e Minister Paul Martin and the three opposition leaders further reduced the temperature on Parliament Hill yesterday by declining to move new amendments like the one that almost sank the government Thursday night.
Sources said yesterday that Mr. Martin phoned Conservative Stephen Harper, Gilles Duceppe of the Bloc Québécoic and Jack Layton of the New Democratic Party, and there was general agreement among the leaders that the kind of razor's edge politics of the previous day is to be avoided.
Federal officials suggested that, barring unexpected issues, the first confidence vote in the House of Commons after likely approval of the Speech from the Throne won't come until December -- when a vote is traditionally held to approve standard government expenditures.
Liberal House Leader Tony Valeri and senior Conservative officials said yesterday they were hopeful that a Tory amendment to the government motion to accept the Speech from the Throne would pass muster without the brinkmanship that on Thursday could have led to the defeat of the minority government and a general election.
Although few senior officials of any party believed an election was imminent, the parliamentary collapse was avoided only after Mr. Martin, Mr. Harper and Mr. Duceppe forged a last-minute compromise on the wording of a Bloc subamendment to the speech on addressing the so-called the fiscal imbalance.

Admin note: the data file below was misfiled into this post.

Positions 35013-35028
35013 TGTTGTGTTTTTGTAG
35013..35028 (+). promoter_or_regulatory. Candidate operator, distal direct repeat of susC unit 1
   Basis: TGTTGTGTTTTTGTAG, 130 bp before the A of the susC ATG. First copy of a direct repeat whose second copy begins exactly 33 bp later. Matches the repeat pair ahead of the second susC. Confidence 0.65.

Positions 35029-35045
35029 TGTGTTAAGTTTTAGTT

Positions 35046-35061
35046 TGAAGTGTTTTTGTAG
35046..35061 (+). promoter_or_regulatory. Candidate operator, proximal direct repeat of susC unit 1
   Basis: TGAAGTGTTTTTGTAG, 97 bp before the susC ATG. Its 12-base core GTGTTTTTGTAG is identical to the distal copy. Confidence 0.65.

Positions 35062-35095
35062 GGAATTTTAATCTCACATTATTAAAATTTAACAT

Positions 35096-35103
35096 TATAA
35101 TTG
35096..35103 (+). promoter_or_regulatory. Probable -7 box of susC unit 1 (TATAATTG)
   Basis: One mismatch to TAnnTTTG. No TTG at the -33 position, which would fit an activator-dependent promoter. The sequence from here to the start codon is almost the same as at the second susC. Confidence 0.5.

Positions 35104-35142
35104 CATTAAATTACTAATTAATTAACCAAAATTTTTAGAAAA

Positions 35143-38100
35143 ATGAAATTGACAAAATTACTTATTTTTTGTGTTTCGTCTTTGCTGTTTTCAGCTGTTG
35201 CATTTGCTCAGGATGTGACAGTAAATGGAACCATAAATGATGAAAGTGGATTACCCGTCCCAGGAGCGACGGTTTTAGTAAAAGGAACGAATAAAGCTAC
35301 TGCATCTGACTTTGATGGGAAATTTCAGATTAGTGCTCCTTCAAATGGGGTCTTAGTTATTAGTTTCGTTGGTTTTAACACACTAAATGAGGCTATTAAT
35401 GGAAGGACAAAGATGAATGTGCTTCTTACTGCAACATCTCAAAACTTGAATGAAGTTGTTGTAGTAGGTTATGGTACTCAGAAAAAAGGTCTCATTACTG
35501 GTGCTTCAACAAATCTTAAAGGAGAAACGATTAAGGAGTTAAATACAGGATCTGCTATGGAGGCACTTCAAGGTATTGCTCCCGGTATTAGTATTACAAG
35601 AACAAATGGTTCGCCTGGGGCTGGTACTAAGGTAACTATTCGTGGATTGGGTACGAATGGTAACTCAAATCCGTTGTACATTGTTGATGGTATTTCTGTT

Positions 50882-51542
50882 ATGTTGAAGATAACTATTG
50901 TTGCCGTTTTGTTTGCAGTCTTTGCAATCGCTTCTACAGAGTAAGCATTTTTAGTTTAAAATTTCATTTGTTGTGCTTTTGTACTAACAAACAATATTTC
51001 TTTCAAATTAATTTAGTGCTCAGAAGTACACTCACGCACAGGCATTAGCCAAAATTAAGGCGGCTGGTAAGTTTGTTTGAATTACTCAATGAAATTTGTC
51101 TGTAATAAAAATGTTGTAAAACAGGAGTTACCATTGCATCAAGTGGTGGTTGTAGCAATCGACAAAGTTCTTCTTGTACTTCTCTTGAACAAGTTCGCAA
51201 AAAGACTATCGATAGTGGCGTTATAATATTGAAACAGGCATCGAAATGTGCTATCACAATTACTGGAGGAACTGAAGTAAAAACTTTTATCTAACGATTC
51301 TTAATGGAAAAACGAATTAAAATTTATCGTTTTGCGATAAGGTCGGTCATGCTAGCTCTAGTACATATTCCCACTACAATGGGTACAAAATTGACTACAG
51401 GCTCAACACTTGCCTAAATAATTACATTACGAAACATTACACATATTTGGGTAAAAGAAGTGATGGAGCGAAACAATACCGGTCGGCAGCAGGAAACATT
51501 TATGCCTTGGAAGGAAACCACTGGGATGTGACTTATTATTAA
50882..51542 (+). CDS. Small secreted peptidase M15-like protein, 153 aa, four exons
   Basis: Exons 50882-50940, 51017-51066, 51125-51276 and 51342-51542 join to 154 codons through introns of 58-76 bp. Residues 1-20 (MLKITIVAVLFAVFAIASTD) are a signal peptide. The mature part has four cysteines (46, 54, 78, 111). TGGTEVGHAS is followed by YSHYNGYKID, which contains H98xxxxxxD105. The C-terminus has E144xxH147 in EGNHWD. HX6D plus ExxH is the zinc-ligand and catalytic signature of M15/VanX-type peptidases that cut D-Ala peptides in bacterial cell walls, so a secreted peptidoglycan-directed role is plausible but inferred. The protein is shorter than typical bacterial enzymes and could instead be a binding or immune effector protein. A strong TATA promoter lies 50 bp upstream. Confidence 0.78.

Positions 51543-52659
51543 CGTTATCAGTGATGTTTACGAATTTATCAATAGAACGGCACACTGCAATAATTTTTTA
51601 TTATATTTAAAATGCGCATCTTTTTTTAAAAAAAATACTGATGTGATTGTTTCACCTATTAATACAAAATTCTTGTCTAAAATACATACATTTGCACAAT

Yesterday, Mr. Valeri said the vote on the Tory amendment -- to be held later this month -- will be considered one of confidence.
However, he promised that the drama of Thursday will not be repeated.
Speaking at a breakfast meeting in Ottawa, Mr. Valeri emphasized co-operation in this minority Parliament and the fact that he believes the government can work.
About the near-debacle on Thursday, he said the government had little time to analyze the Bloc amendment and negotiate with the opposition.
Mr. Valeri said the vote on the Tory amendment will be different as the government will have a number of days for discussions.
He also said the government plans to introduce more than 40 bills between now and when the House breaks in early December.
The government started by introducing 11 bills yesterday, including proposed legislation to protect whistleblowers, fight child pornography and create a learning bond to assist with education costs.
Senior Conservatives said yesterday that they felt their amendment would pass, given the fact that the government acceded to the Bloc's reworked subamendment. The Tories also believe there will be fewer issues of confidence over the next few months given what took place over the past week. One senior Tory said the next such vote would probably take place when the government unveils its budget next February.
The Conservatives also believe they won points Thursday by setting a precedent for the future.
Mr. Layton said he met with Mr. Martin yesterday morning to discuss ways of preventing similar close calls.
"We've got to take some steps now to avoid the kind of cliffhanger game of chicken that we saw just yesterday," said Mr. Layton, adding that he offered Mr. Martin "both some procedural suggestions and some content ideas and the response certainly was not negative."
Parliament must learn from what transpired "in the dying hours of the so-called crisis" when reason took over from responsibility, the NDP Leader said.
The parties must negotiate now to ensure that a repeat crisis is not created over the Tory amendment, Mr. Layton said. That could be achieved by simply declaring that it is not a matter of confidence, he said.